Who Is Sean Combs?
Sean Combs launched his music production company, Bad Boy Entertainment, in 1993, and worked with artists like Mariah Carey, Mary J. Blige and Biggie Smalls. After Biggie was murdered in 1997, Combs recorded the tribute "I'll be Missing You," which topped the Billboard singles chart for eleven weeks and launched Combs' first album, No Way Out (1997) to platinum status.
Sean John Combs was born on November 4, 1969, in Harlem, New York. Raised by his mother after his father was murdered in 1974, Combs grew up in Mt. Vernon, New York, and attended a Catholic boys school in the Bronx. He earned the nickname "Puffy" in high school because of his habit of puffing out his chest to make his body seem bigger.
Combs majored in business administration at Howard University, producing weekly dance parties and running an airport shuttle service while attending classes. He dropped out to pursue an internship at Uptown Records, which led to a talent director position. Combs rapidly rose to the level of vice president and had success producing several key artists for Uptown, but left the company in the early 1990s.
Bad Boy Entertainment
In 1993, Combs started his own production company, Bad Boy Entertainment, working with upcoming and established rap, hip-hop, and R&B recording artists such as Mariah Carey, New Edition, Method Man, Babyface, TLC, Boyz II Men, Lil' Kim, SWV, Aretha Franklin, Mary J. Blige, Faith Evans and Biggie Smalls. In 1996, Combs was named as ASCAP's "Songwriter of the Year." By 1997, Bad Boy Entertainment had sold nearly $100 million in recordings, and made a multimillion-dollar deal with Arista Records for management of the label.
After his friend, Biggie Smalls, was murdered in 1997, Combs recorded the tribute "I'll be Missing You," which topped the Billboard singles chart for eleven weeks and launched Combs' first album, No Way Out (1997), to platinum status. Nielsen SoundScan named No Way Out as the third best-selling LP of 1997, with more than 3.4 million copies sold in the United States. Both the single "I'll Be Missing You" and the album No Way Out won Grammys the following year for Best Rap Performance By a Duo or Group and Best Rap Album, respectively.
Combs released his second album, Forever, in 1999. That same year, his recently launched clothing line, Sean John, debuted in America.
In December 1999, Combs and his then-girlfriend, actress and singer Jennifer Lopez, were allegedly involved in a shooting incident at a New York City nightclub, where three people were injured. Combs was later charged with four counts of illegal gun possession and one count of bribery; prosecutors claimed that he offered his driver, Wardel Fenderson, $50,000 to say that the loaded gun police had found at the scene of the crime was Fenderson's. His trial began in late January 2001.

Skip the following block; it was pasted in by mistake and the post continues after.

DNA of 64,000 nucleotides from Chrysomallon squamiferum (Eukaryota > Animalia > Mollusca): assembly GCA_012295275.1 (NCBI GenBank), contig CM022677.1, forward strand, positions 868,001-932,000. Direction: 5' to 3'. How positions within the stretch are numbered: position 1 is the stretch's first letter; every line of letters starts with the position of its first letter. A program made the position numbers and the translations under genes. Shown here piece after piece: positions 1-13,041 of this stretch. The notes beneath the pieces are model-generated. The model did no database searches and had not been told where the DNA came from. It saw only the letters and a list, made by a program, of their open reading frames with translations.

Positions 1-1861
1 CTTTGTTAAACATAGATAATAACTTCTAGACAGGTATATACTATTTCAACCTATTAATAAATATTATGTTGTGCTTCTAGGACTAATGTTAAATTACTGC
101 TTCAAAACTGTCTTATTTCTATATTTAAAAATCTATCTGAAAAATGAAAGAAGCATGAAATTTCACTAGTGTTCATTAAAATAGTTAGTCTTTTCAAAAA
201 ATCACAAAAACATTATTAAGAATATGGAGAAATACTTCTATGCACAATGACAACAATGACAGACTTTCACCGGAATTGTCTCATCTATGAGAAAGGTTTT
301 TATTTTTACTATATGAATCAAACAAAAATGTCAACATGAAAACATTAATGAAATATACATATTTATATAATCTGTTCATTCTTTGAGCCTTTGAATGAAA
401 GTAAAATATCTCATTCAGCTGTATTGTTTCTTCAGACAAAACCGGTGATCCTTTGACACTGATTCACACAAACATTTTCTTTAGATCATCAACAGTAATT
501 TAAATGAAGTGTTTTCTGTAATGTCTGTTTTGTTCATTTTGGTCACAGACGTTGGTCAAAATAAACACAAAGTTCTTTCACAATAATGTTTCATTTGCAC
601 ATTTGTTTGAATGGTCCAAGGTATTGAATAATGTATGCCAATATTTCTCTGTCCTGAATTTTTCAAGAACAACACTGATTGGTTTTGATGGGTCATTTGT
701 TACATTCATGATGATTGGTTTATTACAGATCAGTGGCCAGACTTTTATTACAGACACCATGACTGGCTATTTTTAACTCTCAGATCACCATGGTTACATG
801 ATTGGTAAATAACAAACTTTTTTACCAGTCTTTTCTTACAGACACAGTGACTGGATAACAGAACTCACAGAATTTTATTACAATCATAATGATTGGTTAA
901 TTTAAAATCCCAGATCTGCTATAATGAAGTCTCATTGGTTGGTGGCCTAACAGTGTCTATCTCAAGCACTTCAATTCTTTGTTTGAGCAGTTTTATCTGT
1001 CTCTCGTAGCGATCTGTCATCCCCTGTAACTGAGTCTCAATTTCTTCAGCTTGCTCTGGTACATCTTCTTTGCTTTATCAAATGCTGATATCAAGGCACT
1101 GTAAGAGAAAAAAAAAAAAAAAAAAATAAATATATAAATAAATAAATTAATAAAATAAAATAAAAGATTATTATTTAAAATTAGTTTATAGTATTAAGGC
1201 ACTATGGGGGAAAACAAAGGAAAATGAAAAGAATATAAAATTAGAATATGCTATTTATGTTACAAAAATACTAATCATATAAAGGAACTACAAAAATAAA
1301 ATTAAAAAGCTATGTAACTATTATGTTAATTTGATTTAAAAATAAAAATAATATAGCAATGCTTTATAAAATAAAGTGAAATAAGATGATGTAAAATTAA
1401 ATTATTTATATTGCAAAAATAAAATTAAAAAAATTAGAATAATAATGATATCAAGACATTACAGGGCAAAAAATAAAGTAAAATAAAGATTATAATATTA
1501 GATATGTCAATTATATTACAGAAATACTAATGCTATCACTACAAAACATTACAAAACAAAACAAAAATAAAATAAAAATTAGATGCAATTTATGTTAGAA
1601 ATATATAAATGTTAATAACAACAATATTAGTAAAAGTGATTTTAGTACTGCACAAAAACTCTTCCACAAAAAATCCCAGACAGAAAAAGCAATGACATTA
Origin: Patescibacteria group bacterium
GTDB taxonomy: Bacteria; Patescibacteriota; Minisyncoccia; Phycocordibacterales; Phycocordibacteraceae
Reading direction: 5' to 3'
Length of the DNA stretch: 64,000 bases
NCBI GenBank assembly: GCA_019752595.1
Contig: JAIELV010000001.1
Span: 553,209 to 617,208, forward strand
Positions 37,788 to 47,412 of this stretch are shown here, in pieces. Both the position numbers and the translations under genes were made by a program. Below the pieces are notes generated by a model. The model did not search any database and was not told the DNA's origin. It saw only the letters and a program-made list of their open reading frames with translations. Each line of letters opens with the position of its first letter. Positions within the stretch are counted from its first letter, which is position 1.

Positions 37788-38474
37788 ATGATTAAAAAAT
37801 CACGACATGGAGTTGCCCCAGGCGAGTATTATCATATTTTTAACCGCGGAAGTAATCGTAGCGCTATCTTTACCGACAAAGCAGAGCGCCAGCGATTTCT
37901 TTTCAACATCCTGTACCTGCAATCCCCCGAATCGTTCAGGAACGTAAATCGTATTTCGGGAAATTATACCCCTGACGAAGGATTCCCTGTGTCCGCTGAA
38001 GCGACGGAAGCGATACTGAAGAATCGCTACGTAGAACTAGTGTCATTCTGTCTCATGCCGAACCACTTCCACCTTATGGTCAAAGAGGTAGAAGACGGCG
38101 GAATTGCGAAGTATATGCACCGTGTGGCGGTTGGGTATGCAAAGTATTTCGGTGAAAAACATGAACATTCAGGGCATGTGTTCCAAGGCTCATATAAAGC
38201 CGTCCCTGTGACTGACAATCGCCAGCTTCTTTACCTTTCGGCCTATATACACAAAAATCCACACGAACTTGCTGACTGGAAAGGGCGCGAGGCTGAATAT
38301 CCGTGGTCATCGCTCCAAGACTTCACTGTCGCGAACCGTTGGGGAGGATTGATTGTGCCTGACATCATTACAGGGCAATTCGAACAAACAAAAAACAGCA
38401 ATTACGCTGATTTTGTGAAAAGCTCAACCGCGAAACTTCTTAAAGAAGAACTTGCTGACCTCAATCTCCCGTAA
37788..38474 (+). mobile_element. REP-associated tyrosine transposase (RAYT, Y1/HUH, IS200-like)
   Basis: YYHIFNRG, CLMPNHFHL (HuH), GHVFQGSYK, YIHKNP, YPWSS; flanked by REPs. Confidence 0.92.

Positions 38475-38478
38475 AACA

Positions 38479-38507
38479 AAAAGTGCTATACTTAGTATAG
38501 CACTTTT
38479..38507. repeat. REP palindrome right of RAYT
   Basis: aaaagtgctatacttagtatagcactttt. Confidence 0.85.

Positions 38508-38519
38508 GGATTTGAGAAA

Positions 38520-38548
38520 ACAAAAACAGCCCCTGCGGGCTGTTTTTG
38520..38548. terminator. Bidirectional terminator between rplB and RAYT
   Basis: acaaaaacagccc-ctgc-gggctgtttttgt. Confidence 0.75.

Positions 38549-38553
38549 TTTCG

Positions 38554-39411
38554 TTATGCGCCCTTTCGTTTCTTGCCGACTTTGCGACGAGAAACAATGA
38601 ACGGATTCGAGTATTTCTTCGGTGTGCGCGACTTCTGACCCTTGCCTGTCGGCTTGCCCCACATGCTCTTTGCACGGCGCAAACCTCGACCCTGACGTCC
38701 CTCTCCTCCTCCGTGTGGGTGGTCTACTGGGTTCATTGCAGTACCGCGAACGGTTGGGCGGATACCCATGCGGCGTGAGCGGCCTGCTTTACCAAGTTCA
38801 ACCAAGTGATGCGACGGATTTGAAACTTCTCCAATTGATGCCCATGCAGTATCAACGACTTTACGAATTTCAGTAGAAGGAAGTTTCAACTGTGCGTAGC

On March 16, 2001, Combs was cleared of all charges, as was his bodyguard, Anthony "Wolf" Jones. Combs' protégé, the young rapper Jamal "Shyne" Barrow — who was accused of firing wildly inside the nightclub and injuring the three bystanders — was found guilty of assault, reckless endangerment and criminal possession of a weapon, but was cleared of the more serious charge of attempted murder.
Later Releases: From 'We Invented the Remix' to 'Last Train to Paris'
In 2002, Combs released We Invented the Remix followed by Bad Boy’s 10th Anniversary...The Hits in 2004. As part of the Bad Boys II soundtrack, Combs collaborated with rappers Nelly and Murphy Lee in 2004 to produce the hit "Shake Ya Tailfeather," which earned the trio a Grammy for Best Rap Performance by a Duo or Group.
Though his Bad Boy music label began waning, it found new life with Combs' 2006 release Press Play, which featured Brandy, Mary J. Blige and Timbaland. Three years later, Combs formed the group Diddy-Dirty Money, which found commercial success with the release of their 2010 album Last Train to Paris. Combs announced his sixth and last studio album, No Way Out 2, is currently in the works.
Acting Roles in Film, Television and Theatre
Beginning in 2001 Combs has taken on various acting roles (often playing himself) in films such as Made (2001), Monster's Ball (2001), Carlito's Way: Rise to Power (2005), Get Him to the Greek (2010), and Muppets Most Wanted (2014). On the small screen, he's appeared on shows such as CSI: Miami, Hawaii Five-O and It's Always Sunny in Philadelphia.
In 2004 he took on a new challenge in his acting career, playing Walter Lee Younger in Broadway's revival of A Raisin in the Sun, as well as the TV adaptation in 2008, for which he received an NAACP Award for Outstanding Actor.
A consummate entrepreneur, Combs branched into reality television as an executive producer starting in 2002 with MTV's Making the Band, which most famously created the all-girl group Danity Kane. In August 2008 Combs continued working in the genre with the premiere of his VH1 series I Want to Work for Diddy and shortly after, P. Diddy's Starmaker on MTV.
In 2007 Combs forged a deal with the vodka brand Cîroc to help with its development and a year later, acquired the hip-hop clothing line Enyce from Liz Claiborne for $20 million.
In 2013 Combs' launched his own music-oriented cable network called REVOLT.
In December 2017, after the owner of the National Football League's Carolina Panthers announced his intention to sell the team, Diddy tweeted that he was throwing his hat into the ring as a buyer, adding, "There are no majority African American NFL owners. Let’s make history." He was joined by other prominent athletes interested in an ownership stake, including basketball star Stephen Curry and quarterback turned activist Colin Kaepernick.
Combs has six children from three different women. He owns a home in Alpine, New Jersey.
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